New Mexico Geological Society Annual Spring Meeting
April 7, 2017

Abstract
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Correlation of Ash Flow Tuffs From the Mogollon-Datil Volcanic Field in Southwestern New Mexico Using Laser-Induced Breakdown Spectroscopy (libs): an Analysis of Sanidine Phenocrysts

Trenton L Haskell1 and Nancy J McMillan1

1New Mexico State University, 1555 Monte Vista Ave. apt 112, Las Cruces, NM, 88001, trent_geologist@yahoo.com

Correlation of wide spread ash flow tuffs can be very challenging and often requires expensive and time consuming geochemical analysis (such as radiometric dating). LIBS is a relatively new and efficient analytical technique that requires little to no sample preparation as well as very low running costs; handheld models can be used on location. LIBS uses laser ablation to create a short-lived plasma that releases photons of light as it cools. These photons can be captured and analyzed using chemometric techniques to discover hidden trends within the spectra. Thirty-seven samples from fourteen ash flow tuff units located within the MDVF (Mogollon-Datil volcanic field) were originally collected by Chapin et al. (2004) for Ar40/Ar39 dating and were donated for this study by William C. McIntosh. All samples were crushed to expose the sanidine phenocrysts; sanidines were separated using heavy liquids (lithium metatungstate) and mounted in epoxy for LIBS analysis. A multivariate chemometric technique called PLSR (partial least-squares regression) was used on the LIBS spectra to create an algorithm that is a series of binary models that each distinguish between one tuff and all the other tuffs. Three separate algorithms were created; the 4-sample model (all tuffs with 4 or more samples from different locations), the 3-sample model (3 or more samples per tuff), and the all-sample model, which yielded success rates of 100%, 79.2%, and 69.4%, respectively. Fourteen of the samples were also analyzed using electron microprobe to support the validity of the LIBS spectra. The concentrations of K2O, Na2O, and CaO from the microprobe data were used to create a ternary diagram that is comparable to a ternary diagram constructed with intensities of K, Na, and Ca peaks from LIBS spectra. Ba and Sr concentrations from the electron microprobe that were above detection limits were also compared with Ba and Sr spectra peaks. Both the microprobe concentrations and the LIBS spectra yielded similar results. The results of the algorithms suggest that the success rate of each algorithm is dependent on the amount of samples that were analyzed. The results further suggest that with enough samples a successful algorithm can be created which can be used as a tool for correlation of ash flow tuffs.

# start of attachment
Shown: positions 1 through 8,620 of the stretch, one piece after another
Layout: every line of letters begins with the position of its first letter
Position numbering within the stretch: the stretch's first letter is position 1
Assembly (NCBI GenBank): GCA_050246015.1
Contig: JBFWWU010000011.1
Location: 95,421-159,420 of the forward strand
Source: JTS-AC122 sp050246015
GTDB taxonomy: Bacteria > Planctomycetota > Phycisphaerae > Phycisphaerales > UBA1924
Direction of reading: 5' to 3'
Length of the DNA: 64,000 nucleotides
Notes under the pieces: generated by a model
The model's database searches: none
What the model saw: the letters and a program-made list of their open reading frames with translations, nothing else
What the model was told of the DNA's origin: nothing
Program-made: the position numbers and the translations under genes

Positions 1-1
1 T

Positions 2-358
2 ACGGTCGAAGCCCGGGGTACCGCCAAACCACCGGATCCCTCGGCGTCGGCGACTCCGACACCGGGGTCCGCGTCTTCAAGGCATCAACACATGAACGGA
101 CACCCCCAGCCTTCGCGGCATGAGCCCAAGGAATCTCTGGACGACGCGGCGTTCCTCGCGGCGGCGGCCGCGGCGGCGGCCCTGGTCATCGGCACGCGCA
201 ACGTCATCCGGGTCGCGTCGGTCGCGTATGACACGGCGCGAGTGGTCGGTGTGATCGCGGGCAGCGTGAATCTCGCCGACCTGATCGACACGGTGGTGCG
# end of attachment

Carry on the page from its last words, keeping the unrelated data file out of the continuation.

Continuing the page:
References:

  1. Chapin, Charles E., Mcintosh, William C., and Chamberlin, Richard M., 2004, The late Oligocene-Eocene peak of Cenozoic volcanism in southwestern New Mexico: New Mexico Geologic Society, p. 271-293
pp. 34

2017 New Mexico Geological Society Annual Spring Meeting
April 7, 2017, Macey Center, New Mexico Tech campus, Socorro, NM